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October 26, 2018 7:00 pm - 10:00 pm
Friday, October 26, 7pm
Screening and performance: THE INFORMANTS
Adam Khalil, Jackson Polys, and KITE
Followed by a conversation with Adam Khalil, Jackson Polys, KITE, K. Wayne Yang, and Oscar Gutiérrez
Organized as a part of A grammar built with rocks
Through video and performance, THE INFORMANTS will examine the desire for indigeneity in the myths, dreams, and political foundations of the so-called Americas.
Demands for indigeneity have long been entwined with efforts to erase and replace the Indigenous. Channeled through practices of salvage ethnography and “playing Indian,” subliminal attractions evince yearnings for a spectral indigeneity that is removed from actual Indigenous people. The relegation of Indigenous identities to the past denies the presence of bodies currently living on colonized land.
Indigenous artists who participate in the art world of settler-colonial states are expected to provide knowledge in a relationship similar to that between informant and anthropologist. In our current period of existential and environmental catastrophe, desires for Indigenous epistemologies increase and enterprising settlers labor to extract this understanding as a natural resource. From an Indigenous perspective, this has palpable consequences, from romanticization and commodification to appropriation and cultural erasure.
Many non-indigenous people find ways to frame themselves as indigenous, just as Indigenous people perform indigeneity themselves. If these tendencies are so deeply entrenched in this nation’s self-image to be apparently inescapable, can they be studied, manipulated, or employed by Indigenous people to catalyze an expansion of Indigenous agency, amplifying the power of the informant? Can desires that push Indigenous people to an ideal and irretrievable past instead be channeled to promote the imagining of Indigenous futures?
Adam Khalil is a filmmaker and artist from the Ojibway tribe who lives and works in Brooklyn. His practice attempts to subvert traditional forms of ethnography through humor, relation, and transgression. Khalil’s work has been exhibited at the Museum of Modern Art, Sundance Film Festival, Walker Arts Center, Lincoln Center, and Whitney Museum of American Art, among other institutions. Khalil is the recipient of various fellowships and grants, including but not limited to: Sundance Art of Nonfiction, Sundance Institute Indigenous Film Opportunity Fellowship, UnionDocs Collaborative Fellowship, and Gates Millennium Scholarship. Khalil received his BA from Bard College.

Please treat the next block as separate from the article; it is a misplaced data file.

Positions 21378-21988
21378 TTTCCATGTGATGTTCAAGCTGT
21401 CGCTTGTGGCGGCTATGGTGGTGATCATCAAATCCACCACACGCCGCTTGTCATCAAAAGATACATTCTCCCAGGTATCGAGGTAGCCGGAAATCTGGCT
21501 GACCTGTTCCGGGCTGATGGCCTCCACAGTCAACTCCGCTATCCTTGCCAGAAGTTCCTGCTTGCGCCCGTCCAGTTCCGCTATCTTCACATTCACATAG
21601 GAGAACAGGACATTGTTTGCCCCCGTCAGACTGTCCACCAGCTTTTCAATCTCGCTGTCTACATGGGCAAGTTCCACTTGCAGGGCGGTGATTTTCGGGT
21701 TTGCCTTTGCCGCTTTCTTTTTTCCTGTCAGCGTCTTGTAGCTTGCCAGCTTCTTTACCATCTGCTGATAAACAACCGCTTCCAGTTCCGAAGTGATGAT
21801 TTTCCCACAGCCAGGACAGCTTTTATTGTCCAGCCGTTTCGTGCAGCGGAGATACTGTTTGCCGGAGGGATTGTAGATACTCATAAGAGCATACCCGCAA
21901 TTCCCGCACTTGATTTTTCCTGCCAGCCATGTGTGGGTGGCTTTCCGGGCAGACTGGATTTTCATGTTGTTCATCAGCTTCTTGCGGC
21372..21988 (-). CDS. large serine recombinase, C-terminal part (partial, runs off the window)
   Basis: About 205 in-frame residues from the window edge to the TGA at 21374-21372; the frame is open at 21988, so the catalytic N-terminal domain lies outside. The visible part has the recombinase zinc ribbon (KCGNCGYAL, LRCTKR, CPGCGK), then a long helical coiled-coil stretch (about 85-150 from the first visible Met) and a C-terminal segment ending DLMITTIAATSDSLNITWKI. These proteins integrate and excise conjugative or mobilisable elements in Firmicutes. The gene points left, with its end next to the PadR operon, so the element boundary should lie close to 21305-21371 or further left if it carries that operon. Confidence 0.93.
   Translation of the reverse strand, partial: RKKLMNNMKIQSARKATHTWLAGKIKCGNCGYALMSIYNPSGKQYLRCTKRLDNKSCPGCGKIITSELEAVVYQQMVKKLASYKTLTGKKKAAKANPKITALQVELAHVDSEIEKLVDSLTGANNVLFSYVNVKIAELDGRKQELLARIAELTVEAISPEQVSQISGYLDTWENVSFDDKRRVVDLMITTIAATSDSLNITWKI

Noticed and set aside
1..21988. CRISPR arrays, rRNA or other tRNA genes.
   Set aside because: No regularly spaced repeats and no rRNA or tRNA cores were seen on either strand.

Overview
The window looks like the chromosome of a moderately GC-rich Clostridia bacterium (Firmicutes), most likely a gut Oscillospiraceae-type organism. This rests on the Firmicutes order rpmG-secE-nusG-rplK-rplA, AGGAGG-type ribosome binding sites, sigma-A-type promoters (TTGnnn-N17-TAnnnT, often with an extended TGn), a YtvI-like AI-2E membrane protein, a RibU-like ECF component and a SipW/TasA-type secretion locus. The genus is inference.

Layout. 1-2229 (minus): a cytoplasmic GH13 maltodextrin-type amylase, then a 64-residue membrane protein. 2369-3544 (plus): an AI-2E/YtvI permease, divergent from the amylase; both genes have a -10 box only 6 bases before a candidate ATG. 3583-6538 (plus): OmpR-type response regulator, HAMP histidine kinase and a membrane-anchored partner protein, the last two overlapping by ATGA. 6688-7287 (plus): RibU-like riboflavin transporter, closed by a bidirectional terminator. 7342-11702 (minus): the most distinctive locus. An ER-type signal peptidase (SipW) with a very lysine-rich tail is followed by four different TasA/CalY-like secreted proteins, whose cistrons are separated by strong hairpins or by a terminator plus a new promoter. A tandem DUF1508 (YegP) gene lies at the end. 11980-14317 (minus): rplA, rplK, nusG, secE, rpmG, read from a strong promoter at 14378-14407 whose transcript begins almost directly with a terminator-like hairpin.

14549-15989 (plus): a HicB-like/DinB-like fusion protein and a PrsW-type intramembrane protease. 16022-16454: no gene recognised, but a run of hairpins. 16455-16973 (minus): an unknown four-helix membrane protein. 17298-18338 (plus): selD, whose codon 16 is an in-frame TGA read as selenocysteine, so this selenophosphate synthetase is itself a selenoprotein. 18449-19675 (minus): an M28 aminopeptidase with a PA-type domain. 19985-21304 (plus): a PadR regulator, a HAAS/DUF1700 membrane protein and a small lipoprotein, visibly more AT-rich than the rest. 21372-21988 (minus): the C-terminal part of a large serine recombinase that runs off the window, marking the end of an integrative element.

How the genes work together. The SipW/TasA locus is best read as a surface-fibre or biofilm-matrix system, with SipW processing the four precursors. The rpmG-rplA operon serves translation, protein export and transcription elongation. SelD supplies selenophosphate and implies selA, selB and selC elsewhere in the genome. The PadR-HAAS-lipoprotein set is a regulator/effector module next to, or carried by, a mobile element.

Jackson Polys is an artist from Tlingit territory, living and working between what are currently called Alaska and New York, whose work examines negotiations toward the limits and viability of desires for Indigenous growth. He holds an MFA in Visual Arts from Columbia University (2015), and is recipient of a 2017 NACF Mentor Artist Fellowship. His individual and collaborative works have appeared at the Alaska State Museum, Anchorage Museum, Artists Space, Burke Museum, Images Festival, Sundance Film Festival, Union Docs, and the Whitney Museum of American Art.
KITE aka Suzanne Kite is an Oglala Lakota performance artist, visual artist, and composer raised in Southern California, with a BFA from CalArts in music composition, an MFA from Bard College’s Milton Avery Graduate School, and is a PhD student at Concordia University. Her research is investigates contemporary Lakota philosophy through research-creation, computational media, and performance practice. Recently, KITE has been developing a body interface for movement performances, carbon fiber sculptures, immersive video & sound installations, as well as co-running the experimental electronic imprint, Unheard Records.
K. Wayne Yang is involved in urban education and community organizing, and writes about decolonization and everyday epic organizing, particularly from underneath ghetto colonialism, often with his frequent collaborator, Eve Tuck. He is interested in the complex role of cities as sites of settler colonialism, as stages for empire, as places of resettlement and gentrification, and as always-already on Indigenous lands. He is Associate Professor in Ethnic Studies at UCSD.
Oscar Gutierrez is a community organizer with Communities for a Better Environment (CBE) from Southeast Los Angeles (Tongva Territory) and a PhD student in the Department of Ethnic Studies at UC San Diego.